The video below is of the LutheranWarbler singing and playing “Glory Be to the Father.” This hymn by Horatius Bonar was first published in 1866. It has been in all four of the main English hymnals used in the LC-MS.
Good Lord willing, we will finish chapter 10 in Matthew in our adult Bible class this coming Sunday. Class begins at 9:00 AM. As always, everyone is invited to come.
Preview of the Lessons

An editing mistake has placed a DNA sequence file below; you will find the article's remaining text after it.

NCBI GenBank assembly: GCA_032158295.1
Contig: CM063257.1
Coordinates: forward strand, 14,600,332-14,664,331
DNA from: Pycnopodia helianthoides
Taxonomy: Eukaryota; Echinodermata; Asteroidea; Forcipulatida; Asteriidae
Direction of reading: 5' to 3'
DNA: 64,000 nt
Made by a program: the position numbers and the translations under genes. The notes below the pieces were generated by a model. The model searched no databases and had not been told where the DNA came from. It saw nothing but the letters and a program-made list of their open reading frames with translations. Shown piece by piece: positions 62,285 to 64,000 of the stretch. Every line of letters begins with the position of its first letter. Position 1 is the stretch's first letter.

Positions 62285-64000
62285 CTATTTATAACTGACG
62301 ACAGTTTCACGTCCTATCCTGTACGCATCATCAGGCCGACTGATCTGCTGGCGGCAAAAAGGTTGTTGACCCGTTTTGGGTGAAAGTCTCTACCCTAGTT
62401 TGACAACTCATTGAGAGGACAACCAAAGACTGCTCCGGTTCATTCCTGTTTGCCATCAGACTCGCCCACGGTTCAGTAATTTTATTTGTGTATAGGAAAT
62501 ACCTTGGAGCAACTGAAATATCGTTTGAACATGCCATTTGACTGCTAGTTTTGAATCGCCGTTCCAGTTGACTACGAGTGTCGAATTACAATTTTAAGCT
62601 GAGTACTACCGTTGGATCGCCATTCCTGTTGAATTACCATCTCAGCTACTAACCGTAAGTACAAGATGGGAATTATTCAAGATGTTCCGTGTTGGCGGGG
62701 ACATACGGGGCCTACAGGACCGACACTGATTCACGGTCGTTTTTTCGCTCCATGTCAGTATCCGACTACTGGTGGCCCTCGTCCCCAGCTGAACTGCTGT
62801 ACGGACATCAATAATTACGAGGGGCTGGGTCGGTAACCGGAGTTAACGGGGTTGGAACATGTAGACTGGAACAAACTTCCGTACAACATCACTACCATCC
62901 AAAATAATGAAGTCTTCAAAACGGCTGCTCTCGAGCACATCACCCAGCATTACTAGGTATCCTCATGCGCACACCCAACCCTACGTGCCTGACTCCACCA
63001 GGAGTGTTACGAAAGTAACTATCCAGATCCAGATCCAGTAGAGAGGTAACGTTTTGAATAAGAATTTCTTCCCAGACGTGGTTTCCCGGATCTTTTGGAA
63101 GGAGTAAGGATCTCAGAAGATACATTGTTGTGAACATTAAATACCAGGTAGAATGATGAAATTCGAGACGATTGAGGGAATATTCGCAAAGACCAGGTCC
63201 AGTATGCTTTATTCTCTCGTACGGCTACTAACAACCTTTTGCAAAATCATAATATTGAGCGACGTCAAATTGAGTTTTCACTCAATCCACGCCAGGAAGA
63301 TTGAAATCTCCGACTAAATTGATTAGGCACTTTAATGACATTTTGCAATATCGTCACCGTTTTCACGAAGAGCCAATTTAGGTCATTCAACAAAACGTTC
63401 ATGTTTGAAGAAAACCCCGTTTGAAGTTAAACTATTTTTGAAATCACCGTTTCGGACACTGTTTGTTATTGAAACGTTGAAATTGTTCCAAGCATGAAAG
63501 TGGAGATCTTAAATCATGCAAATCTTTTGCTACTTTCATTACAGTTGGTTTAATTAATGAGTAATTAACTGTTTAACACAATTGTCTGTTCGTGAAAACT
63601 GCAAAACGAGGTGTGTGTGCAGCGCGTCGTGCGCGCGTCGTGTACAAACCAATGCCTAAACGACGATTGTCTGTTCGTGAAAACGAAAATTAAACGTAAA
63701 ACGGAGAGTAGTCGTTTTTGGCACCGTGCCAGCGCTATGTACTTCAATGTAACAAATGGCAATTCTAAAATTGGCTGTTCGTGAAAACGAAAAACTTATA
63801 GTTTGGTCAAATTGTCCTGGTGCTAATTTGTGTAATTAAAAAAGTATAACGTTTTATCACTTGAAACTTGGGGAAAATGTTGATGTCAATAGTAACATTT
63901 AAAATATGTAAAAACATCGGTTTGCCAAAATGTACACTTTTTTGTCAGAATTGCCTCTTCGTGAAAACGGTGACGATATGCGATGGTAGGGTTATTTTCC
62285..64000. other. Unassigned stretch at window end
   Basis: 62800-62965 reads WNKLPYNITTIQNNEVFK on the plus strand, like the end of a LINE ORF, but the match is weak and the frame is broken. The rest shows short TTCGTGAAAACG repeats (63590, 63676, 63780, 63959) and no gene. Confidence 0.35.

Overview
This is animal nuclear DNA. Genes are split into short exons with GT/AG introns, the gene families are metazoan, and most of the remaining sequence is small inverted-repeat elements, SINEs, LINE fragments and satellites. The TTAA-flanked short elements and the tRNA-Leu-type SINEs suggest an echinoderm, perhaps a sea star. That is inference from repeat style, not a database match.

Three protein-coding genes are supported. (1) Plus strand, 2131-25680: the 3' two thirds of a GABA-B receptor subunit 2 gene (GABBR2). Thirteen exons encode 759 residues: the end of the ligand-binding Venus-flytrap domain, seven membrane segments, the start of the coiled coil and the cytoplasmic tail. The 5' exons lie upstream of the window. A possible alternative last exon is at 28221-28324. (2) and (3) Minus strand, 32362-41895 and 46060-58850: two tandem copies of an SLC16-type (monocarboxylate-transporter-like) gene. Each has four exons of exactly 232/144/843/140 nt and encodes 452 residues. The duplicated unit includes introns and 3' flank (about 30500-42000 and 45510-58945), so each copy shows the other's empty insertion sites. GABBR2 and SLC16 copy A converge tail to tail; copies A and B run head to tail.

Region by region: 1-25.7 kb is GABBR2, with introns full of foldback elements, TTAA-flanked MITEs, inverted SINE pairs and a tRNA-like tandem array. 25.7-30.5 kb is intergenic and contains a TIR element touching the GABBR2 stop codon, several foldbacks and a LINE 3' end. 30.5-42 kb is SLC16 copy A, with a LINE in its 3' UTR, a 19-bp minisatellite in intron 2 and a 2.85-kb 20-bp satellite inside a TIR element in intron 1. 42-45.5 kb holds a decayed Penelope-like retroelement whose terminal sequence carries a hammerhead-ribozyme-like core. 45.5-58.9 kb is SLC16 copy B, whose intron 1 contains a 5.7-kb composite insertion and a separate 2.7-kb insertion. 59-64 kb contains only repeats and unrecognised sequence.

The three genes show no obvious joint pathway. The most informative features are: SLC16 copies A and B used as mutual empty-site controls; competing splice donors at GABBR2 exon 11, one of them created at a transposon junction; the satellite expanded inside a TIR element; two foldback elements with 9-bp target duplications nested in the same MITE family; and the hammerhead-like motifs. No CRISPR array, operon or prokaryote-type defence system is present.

Zephaniah 1:7-16: Zechariah is one of the so-called Minor Prophets. These twelve prophets received this title, not because their writings are unimportant, but because they are short when compared to the Major Prophets. All twelve could fit on one scroll. (Zephaniah is only three chapters long.) Zephaniah was active from 640 to 609 BC. This puts him about a generation prior to the fall of Jerusalem to the Babylonians in 586. Jeremiah was a contemporary, beginning his work after Zephaniah did, and ending his work after Zephaniah. Not surprisingly there are many similar themes in Zephaniah and Jeremiah. The fall of the Northern Kingdom of Israel to the Assyrians in 722 BC happened a generation or so earlier, so only the Southern Kingdom of Judah remained. Zephaniah spoke of the coming judgment on Judah because of their sin and rebellion against God, as well as providing great comfort in speaking of God’s mercy in Christ. Of course few listened to him, just like few listened to Jeremiah. The same is always true when God’s Law is spoken. Does our nation listen when told that sexual relationships outside of marriage are sinful? Does our nation listen when told that even “committed” homosexual relationships are sinful? Do people listen when told that skipping worship services Sunday after Sunday so they can sleep in, watch NASCAR, or whatever, is sinful? Do people change when they are told that profaning God’s name by using it casually or as an expletive is sinful? Do people cringe when the True God of the Bible is placed on a pare with the idols of the nations? In this particular pericope Zephaniah warns the people of the coming disaster (a warning they ignore). As always, these disasters not only warn of some calamity in time, but also the great calamity for those who reject God at the end of time. Scripture consistently uses such temporal judgments to warn us about the final judgment. However most will respond just like the Jews of Zephaniah’s day. Most said in their hearts, “The LORD will not do good, nor will he do ill” (verse 12). Such are the proud of heart today who believe God will not judge. They interpret his patience as either an endorsement of their sin, or as evidence that God cannot, or will not judge.